Do you remember the computer you owned a decade ago? Did it have an DVD drive?
That little trip down memory lane may have just earned you $10.
This past December, Sony, NEC, Panasonic and Hitachi-LG settled a class-action lawsuit that's been in the works for over seven years. The companies were accused of colluding to inflate the prices of optical drives sold to big computer companies and retailers.
When HP and Dell placed orders for lots of optical discs, the lawsuit alleged, competing drive makers would share their bids with each other to keep prices high. When the US Department of Justice investigated the issue, at least one Hitachi-LG executive was sentenced to serve six months in prison after pleading guilty to the conspiracy.
How to submit your claim
What does this all mean for you? If you bought a computer with a DVD drive (or a standalone DVD drive for a computer, including external ones) between April 1, 2003 and December 31, 2008, you're eligible to receive $10 for each drive you purchased as a result of the settlement. You must submit your claim here or by mail before July 1, 2017.
Update, June 2017: The new claims deadline is August 1, 2017.
(Note that while Panasonic DVD drives are covered, Panasonic computers are not eligible, and half the US is out: you'll need to be a resident of Arizona, California, District of Columbia, Florida, Hawaii, Kansas, Maine, Massachusetts, Michigan, Minnesota, Missouri, Montana, Nebraska, Nevada, New Hampshire, New Mexico, New York, North Carolina, Oregon, Tennessee, Utah, Vermont, West Virginia, or Wisconsin.)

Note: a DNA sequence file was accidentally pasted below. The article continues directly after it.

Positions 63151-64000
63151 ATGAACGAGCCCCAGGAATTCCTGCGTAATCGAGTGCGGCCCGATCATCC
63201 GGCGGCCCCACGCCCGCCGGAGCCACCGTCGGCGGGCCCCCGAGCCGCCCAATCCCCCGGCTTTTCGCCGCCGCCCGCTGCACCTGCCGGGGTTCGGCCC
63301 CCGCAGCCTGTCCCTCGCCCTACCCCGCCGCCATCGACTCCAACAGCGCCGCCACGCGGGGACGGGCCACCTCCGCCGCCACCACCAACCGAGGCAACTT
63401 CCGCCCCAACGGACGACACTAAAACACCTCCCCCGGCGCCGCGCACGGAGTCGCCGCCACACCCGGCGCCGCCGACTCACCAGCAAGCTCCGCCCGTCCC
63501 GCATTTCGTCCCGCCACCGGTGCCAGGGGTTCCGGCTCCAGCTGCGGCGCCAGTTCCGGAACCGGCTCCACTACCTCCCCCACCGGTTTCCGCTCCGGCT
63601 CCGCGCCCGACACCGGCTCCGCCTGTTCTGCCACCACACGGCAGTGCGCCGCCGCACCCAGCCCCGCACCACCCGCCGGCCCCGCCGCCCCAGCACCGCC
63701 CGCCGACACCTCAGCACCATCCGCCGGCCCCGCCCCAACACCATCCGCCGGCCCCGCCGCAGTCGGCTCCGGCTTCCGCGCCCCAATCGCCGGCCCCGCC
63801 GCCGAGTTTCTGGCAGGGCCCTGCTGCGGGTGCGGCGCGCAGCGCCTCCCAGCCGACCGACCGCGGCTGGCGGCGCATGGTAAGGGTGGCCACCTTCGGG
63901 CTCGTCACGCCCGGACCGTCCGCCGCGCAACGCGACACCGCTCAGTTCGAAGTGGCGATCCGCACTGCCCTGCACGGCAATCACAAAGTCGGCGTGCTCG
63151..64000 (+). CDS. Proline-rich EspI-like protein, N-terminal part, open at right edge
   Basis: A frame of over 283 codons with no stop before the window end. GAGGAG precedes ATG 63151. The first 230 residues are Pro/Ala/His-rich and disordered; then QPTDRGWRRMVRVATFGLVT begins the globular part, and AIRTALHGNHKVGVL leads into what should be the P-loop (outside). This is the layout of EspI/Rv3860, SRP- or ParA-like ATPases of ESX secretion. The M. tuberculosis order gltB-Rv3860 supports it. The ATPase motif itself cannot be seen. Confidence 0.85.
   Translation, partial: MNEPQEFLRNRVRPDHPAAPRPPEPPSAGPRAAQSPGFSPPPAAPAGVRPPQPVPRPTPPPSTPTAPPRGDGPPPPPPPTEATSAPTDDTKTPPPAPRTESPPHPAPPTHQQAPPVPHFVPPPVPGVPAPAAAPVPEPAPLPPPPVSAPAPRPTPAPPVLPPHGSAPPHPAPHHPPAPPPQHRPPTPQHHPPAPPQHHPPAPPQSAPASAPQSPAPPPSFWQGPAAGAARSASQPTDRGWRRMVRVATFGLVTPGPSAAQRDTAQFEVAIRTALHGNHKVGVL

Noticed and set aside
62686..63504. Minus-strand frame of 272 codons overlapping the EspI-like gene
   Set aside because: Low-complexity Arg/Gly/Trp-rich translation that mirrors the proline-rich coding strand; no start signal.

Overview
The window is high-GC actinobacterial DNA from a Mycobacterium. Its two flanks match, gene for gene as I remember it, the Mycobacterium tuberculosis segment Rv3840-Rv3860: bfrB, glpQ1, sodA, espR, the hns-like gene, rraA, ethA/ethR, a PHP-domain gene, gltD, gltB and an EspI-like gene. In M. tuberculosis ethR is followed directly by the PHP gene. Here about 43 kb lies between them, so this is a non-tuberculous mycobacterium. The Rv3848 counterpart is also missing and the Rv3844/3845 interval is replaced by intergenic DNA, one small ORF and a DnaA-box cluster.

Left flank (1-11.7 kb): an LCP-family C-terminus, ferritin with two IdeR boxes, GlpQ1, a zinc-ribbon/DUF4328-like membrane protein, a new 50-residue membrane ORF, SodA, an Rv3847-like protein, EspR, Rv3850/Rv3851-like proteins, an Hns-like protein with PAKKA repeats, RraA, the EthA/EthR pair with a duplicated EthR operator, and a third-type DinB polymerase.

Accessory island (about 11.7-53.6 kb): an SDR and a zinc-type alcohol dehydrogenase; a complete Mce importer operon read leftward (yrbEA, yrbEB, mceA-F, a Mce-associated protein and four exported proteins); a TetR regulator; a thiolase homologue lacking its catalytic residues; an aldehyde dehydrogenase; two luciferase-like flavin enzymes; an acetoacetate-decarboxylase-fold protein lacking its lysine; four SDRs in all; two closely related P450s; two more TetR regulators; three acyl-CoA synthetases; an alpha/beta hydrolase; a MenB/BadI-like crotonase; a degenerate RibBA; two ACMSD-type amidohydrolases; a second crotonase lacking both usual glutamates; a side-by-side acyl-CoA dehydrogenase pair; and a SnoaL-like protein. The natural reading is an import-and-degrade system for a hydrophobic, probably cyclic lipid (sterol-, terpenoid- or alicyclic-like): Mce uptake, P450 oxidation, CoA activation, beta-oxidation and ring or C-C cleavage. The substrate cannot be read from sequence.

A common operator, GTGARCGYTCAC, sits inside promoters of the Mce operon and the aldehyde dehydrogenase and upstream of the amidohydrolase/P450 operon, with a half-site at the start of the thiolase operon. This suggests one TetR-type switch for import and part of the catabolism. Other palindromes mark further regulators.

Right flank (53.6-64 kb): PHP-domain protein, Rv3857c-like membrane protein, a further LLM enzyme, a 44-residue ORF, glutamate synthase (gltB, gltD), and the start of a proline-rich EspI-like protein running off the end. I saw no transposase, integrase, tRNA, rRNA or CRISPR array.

I just submitted one for the two computer DVD drives I owned during that period, and it was quick and easy. For now, they just want your name, email address and the number of drives you owned.
Strangely, the settlement administrations don't seem to require any kind of proof that you actually owned the drives, which might be good if the computers you used in 2003 are long gone.
So far, I haven't been able to get a response from the administrators or lawyers overseeing the case about whether they'll need any proof later -- or how many people will be able to actually get their $10 per drive from the settlement fund. Neither responded to requests for comment.
Update, June 2017: A lawyer for the class-action suit tells CNET that you don't need to have proof of purchase, because they understand it's difficult to find receipts from over a decade ago, but they may need to audit "very large claims -- those numbering in the hundreds." So if you bought drives in bulk, keep those receipts for now.
As of June, seven optical disc companies companies have contributed over $180 million to the settlement, and lawyers expect to take about a quarter of that for their trouble.
That could leave roughly enough money to compensate the owners of some 9.3 million optical drives, but that's not necessarily a lot. The PC industry shipped some 57 million computers into the US in 2003 alone, according to research firm Gartner.
And don't expect the money anytime soon, because the lawyers are waiting to see if other optical drive makers settle too. "Because other defendants remain in this litigation, the plaintiffs are proposing that distribution of the settlement funds not occur at this time," reads the settlement website.
If you're curious what sort of evidence plaintiffs had against Sony, NEC, Hitachi-LG and Panasonic, take a peek at one of the amended complaints below. If you start at page 44, you'll find snippets of some very suggestive emails.